Monday, January 26, 2015

Monday Mentionables: Where Story Ideas Begin

So I've been thinking about writing a Christmas novella (more on the reason for this later this week), but I really had no idea where to begin. I knew I wanted to set it in the town of Pine Point, because that's where my novel Summer's Song takes place, and if all goes well, this novella will be a precursor to a series set in that town. Beyond that, I had no idea who the characters were or what was going to happen to them.


So I was reading the Best Friends magazine over breakfast last week (put out by one of the biggest and best animal rescue organizations in the country), and I came across an article on people and their "pet soulmates" -- you know, those pets that somehow were more special than the rest, that you just knew would have a special place in your heart for all time.

And I started thinking.

What if my heroine is an over-the-top animal lover? What if the hero doesn't want anything to do with them?

And the ideas sprang from there. I've spent the last 5 years volunteering at an animal shelter, and I'm good friends with both the past and present managers, so I have a pretty good idea of what's involved. Besides, who doesn't love a feel-good animal story around the holidays?

So there you have it. I've written the first two chapters, and I have a general idea about the conflicts coming up, so while nothing's concrete, I have a much better idea of this story than I did a week ago.
And that, my friends, is where story ideas come from.


Friday, January 23, 2015

Friday Fun Facts: One Indie Writers' Income

TGIF! I have 2 great blog posts to share with you today, written by none other than one of my Passionate Kisses sisters, Jessi Gage. In the first, she chronicles her income of one title published through a small press and then re-released on her own, as an indie title. The results are truly stunning -- she made 3x the amount of money when she released this title on her own. She's a great author, so I'm not surprised!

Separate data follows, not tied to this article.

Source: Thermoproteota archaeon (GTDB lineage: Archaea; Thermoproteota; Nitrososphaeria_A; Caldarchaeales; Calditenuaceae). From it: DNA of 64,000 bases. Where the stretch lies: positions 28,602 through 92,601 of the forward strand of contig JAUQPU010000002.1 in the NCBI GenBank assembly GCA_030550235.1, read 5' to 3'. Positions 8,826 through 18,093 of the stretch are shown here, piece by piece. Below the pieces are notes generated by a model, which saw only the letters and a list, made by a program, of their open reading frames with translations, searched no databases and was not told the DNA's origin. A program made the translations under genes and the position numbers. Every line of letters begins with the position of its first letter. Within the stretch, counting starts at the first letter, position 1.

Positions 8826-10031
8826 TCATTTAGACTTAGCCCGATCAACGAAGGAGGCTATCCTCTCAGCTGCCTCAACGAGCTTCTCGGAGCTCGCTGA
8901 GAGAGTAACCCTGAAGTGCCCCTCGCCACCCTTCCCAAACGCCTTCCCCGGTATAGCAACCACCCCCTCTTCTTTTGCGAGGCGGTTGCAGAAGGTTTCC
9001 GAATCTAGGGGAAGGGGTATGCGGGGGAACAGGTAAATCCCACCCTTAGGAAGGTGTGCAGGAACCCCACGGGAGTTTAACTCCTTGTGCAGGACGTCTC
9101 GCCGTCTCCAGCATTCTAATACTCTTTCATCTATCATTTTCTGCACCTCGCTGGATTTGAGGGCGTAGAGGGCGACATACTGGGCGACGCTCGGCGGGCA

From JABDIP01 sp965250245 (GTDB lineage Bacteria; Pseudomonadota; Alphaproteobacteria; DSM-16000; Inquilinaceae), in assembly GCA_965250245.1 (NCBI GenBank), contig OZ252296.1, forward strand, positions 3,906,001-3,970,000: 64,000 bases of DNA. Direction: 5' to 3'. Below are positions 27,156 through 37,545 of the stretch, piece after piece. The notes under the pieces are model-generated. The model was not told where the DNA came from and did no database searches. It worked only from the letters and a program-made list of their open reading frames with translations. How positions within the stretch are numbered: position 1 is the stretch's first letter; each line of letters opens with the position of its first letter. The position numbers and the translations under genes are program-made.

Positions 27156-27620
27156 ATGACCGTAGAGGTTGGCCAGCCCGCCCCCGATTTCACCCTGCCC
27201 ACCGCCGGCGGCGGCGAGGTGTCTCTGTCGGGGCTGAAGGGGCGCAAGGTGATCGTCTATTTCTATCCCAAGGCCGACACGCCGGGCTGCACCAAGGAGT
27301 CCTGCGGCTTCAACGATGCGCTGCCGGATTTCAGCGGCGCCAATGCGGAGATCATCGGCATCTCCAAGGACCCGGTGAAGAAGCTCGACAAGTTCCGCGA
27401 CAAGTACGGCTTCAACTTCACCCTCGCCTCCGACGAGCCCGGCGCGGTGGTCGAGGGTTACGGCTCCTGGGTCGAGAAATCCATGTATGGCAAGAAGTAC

In the second, she looks at her other titles along with the costs she put out to publish on her own (cover design, editing, formatting, marketing, other business expenses) as an indie author. Remember that publishers will absorb those costs for authors, which is why you will also make lower royalties with them. Please keep in mind that not all indie authors make this kind of money in their debut year -- some do, which is terrific. Many do not.

As with any endeavor, if you're considering venturing into the world of indie publishing, do your research first. And as part of that, read these blog posts!

Wednesday, January 21, 2015

Writers' Wednesday: How Many Beta Readers Do You Need?

Hi gang! Found this article thanks to a Twitter feed and thought I'd pass it along to my fellow writers. It's a good look at selecting beta readers and what to keep in mind when you're considering their feedback.

Write on!

How Many Beta Readers Do You Need?

Monday, January 19, 2015

Monday Mentionables: A Review of The Orphan Train

Happy Monday, everyone! Today's blog post comes to  you from Allie the reader rather than Allie the writer. One of the (many) books I got for Christmas was The Orphan Train by Christina Baker Kline. Anyone read it? It's a beautiful story and a quick, easy read -- I highly recommend it. The book follows two heroines, Molly a 17-year old foster ward who ends up doing community service for 91-year old Vivan, who was an abandoned 10-year old in NYC when she was put on one of the "orphan trains" to the Midwest and her subsequent journey through 3 different adoptive families (two of which were pretty horrific). The connection between the two "orphaned" women is obvious but not done with a heavy hand, but what I liked most was this glimpse into history. I had no idea about these orphan trains or the circumstances these immigrant children faced if they lost or were cast out by the families in New York.